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Journal ArticleDOI
29 Jul 2016-Science
TL;DR: Two-dimensional heterostructures with extended range of functionalities yields a range of possible applications, and spectrum reconstruction in graphene interacting with hBN allowed several groups to study the Hofstadter butterfly effect and topological currents in such a system.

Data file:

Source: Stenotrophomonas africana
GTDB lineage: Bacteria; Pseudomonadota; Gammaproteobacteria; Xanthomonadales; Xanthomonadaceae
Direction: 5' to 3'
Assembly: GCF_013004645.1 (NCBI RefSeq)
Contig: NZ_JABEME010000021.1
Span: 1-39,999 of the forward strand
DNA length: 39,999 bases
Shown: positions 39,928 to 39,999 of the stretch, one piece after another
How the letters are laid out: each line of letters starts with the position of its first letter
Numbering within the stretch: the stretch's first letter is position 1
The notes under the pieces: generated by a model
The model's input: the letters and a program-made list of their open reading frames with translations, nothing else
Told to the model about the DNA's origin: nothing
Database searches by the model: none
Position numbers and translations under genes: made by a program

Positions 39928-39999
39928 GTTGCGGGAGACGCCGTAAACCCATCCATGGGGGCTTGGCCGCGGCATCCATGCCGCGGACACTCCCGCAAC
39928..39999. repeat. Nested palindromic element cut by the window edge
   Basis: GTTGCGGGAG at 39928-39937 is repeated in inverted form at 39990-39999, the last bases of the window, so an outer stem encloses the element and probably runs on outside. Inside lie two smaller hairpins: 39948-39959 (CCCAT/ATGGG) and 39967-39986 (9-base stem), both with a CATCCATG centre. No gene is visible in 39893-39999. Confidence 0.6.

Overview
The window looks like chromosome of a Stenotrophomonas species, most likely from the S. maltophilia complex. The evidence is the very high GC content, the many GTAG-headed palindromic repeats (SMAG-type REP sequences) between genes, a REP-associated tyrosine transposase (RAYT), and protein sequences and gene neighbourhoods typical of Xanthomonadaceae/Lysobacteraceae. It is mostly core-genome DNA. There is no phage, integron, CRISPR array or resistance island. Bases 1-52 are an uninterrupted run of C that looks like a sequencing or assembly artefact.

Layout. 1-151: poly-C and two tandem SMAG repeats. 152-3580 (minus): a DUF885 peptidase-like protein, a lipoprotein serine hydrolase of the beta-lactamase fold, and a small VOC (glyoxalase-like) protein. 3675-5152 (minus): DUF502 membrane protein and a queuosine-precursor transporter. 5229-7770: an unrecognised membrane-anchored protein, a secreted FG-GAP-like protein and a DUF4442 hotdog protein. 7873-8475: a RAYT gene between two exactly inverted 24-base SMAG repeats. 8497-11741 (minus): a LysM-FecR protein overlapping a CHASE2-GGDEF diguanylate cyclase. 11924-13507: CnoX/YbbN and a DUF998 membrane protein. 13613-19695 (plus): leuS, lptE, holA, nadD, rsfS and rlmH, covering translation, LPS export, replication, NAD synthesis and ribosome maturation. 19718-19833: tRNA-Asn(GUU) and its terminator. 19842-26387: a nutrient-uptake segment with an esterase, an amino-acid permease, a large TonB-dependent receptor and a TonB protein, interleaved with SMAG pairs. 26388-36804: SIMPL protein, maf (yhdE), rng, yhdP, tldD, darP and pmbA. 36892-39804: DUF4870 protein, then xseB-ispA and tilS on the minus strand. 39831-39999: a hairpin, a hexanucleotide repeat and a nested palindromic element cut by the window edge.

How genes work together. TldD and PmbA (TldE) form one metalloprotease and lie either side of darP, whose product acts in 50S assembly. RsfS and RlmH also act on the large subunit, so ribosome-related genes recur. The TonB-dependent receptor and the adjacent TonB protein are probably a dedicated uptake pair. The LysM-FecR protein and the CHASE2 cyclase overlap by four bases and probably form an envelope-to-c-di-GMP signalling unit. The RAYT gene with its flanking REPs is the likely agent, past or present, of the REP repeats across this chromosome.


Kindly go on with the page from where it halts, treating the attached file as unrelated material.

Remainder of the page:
Abstract: BACKGROUND Materials by design is an appealing idea that is very hard to realize in practice. Combining the best of different ingredients in one ultimate material is a task for which we currently have no general solution. However, we do have some successful examples to draw upon: Composite materials and III-V heterostructures have revolutionized many aspects of our lives. Still, we need a general strategy to solve the problem of mixing and matching crystals with different properties, creating combinations with predetermined attributes and functionalities. ADVANCES Two-dimensional (2D) materials offer a platform that allows creation of heterostructures with a variety of properties. One-atom-thick crystals now comprise a large family of these materials, collectively covering a very broad range of properties. The first material to be included was graphene, a zero-overlap semimetal. The family of 2D crystals has grown to includes metals (e.g., NbSe 2 ), semiconductors (e.g., MoS 2 ), and insulators [e.g., hexagonal boron nitride (hBN)]. Many of these materials are stable at ambient conditions, and we have come up with strategies for handling those that are not. Surprisingly, the properties of such 2D materials are often very different from those of their 3D counterparts. Furthermore, even the study of familiar phenomena (like superconductivity or ferromagnetism) in the 2D case, where there is no long-range order, raises many thought-provoking questions. A plethora of opportunities appear when we start to combine several 2D crystals in one vertical stack. Held together by van der Waals forces (the same forces that hold layered materials together), such heterostructures allow a far greater number of combinations than any traditional growth method. As the family of 2D crystals is expanding day by day, so too is the complexity of the heterostructures that could be created with atomic precision. When stacking different crystals together, the synergetic effects become very important. In the first-order approximation, charge redistribution might occur between the neighboring (and even more distant) crystals in the stack. Neighboring crystals can also induce structural changes in each other. Furthermore, such changes can be controlled by adjusting the relative orientation between the individual elements. Such heterostructures have already led to the observation of numerous exciting physical phenomena. Thus, spectrum reconstruction in graphene interacting with hBN allowed several groups to study the Hofstadter butterfly effect and topological currents in such a system. The possibility of positioning crystals in very close (but controlled) proximity to one another allows for the study of tunneling and drag effects. The use of semiconducting monolayers leads to the creation of optically active heterostructures. The extended range of functionalities of such heterostructures yields a range of possible applications. Now the highest-mobility graphene transistors are achieved by encapsulating graphene with hBN. Photovoltaic and light-emitting devices have been demonstrated by combining optically active semiconducting layers and graphene as transparent electrodes. OUTLOOK Currently, most 2D heterostructures are composed by direct stacking of individual monolayer flakes of different materials. Although this method allows ultimate flexibility, it is slow and cumbersome. Thus, techniques involving transfer of large-area crystals grown by chemical vapor deposition (CVD), direct growth of heterostructures by CVD or physical epitaxy, or one-step growth in solution are being developed. Currently, we are at the same level as we were with graphene 10 years ago: plenty of interesting science and unclear prospects for mass production. Given the fast progress of graphene technology over the past few years, we can expect similar advances in the production of the heterostructures, making the science and applications more achievable.